During an undergraduate course on race in the United States, I was tasked with interviewing someone who identified as a “hyphenated American” to discuss this person’s experiences as nonwhite in America. I decided to interview my grandfather, a Mexican-American man who grew up in the American Southwest. While I was aware that all of my grandparents had faced some form of discrimination in their lives because of their Mexican ancestry, this exercise gave me a chance to learn more details about my grandfather’s experiences and contextualize those experiences with historical perspective.
As that class ended, I knew that I wanted to continue to dive deeper into the history of Mexican-American people and other Latinx folks, and decided that I should double major in Chicano/Latino Studies. That decision completely changed the trajectory of my education. From that point forward, I viewed my political science studies through a new lens, analyzing the intersection of political systems and low-income minority populations. For most of my life I thought that the hardships my grandparents faced were those of a bygone era, but I came to realize that the upward mobility that my family had experienced was a fortunate occurrence, likely made easier due to the fact that my family happens to be fair complected.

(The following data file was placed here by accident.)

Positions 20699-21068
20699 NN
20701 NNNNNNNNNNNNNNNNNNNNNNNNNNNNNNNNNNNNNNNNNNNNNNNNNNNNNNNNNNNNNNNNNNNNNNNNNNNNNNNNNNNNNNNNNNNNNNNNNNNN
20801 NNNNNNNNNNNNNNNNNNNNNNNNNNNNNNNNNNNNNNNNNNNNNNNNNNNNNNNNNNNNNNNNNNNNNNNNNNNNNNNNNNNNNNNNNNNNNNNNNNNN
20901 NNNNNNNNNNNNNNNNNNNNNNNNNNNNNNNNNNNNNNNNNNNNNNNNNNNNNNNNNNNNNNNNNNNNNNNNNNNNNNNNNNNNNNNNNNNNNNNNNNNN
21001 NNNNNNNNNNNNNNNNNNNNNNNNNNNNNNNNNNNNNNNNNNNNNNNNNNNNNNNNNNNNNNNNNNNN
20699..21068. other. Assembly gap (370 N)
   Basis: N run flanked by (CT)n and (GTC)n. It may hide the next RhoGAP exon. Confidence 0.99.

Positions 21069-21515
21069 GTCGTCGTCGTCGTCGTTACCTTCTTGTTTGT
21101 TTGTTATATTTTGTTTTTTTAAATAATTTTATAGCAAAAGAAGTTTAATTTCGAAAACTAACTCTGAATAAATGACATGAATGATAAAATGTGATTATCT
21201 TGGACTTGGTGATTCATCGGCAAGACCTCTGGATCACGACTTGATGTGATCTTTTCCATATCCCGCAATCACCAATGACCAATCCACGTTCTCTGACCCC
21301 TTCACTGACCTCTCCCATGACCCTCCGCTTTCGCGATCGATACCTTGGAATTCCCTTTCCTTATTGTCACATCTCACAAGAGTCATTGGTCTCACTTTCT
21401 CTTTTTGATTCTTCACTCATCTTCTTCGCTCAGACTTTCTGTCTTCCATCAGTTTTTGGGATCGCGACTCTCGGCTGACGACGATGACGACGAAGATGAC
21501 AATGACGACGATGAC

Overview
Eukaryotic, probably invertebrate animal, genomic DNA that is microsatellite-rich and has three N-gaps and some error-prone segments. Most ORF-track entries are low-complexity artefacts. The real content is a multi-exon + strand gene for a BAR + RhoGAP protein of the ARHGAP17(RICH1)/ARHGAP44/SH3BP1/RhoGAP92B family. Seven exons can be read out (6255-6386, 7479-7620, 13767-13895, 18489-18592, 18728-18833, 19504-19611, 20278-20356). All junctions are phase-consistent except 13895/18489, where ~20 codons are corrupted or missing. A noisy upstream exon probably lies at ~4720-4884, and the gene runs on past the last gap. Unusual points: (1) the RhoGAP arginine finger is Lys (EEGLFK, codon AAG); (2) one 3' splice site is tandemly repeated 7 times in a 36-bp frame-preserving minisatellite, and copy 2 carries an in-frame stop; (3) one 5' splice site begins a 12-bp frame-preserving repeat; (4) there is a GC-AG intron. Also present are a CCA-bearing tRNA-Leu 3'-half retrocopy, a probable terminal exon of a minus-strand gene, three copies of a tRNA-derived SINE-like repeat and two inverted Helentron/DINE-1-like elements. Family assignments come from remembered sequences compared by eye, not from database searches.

As a result, I decided that I would use my education that I was so fortunate attain to help communities who have not been able to achieve upward mobility. Since then, I have volunteered with an after-school program in a working class Latinx community, a library in Southern California tasked with collecting oral history interviews of Latina women who helped to shape their community, a nonprofit in D.C. aimed at promoting civil rights, and a legal aid clinic that is designed to serve Spanish speaking clients including those without legal status. Each of these opportunities helped to shape my interests and led me to choose Temple Law so that I could continue to gain experience in public interest work.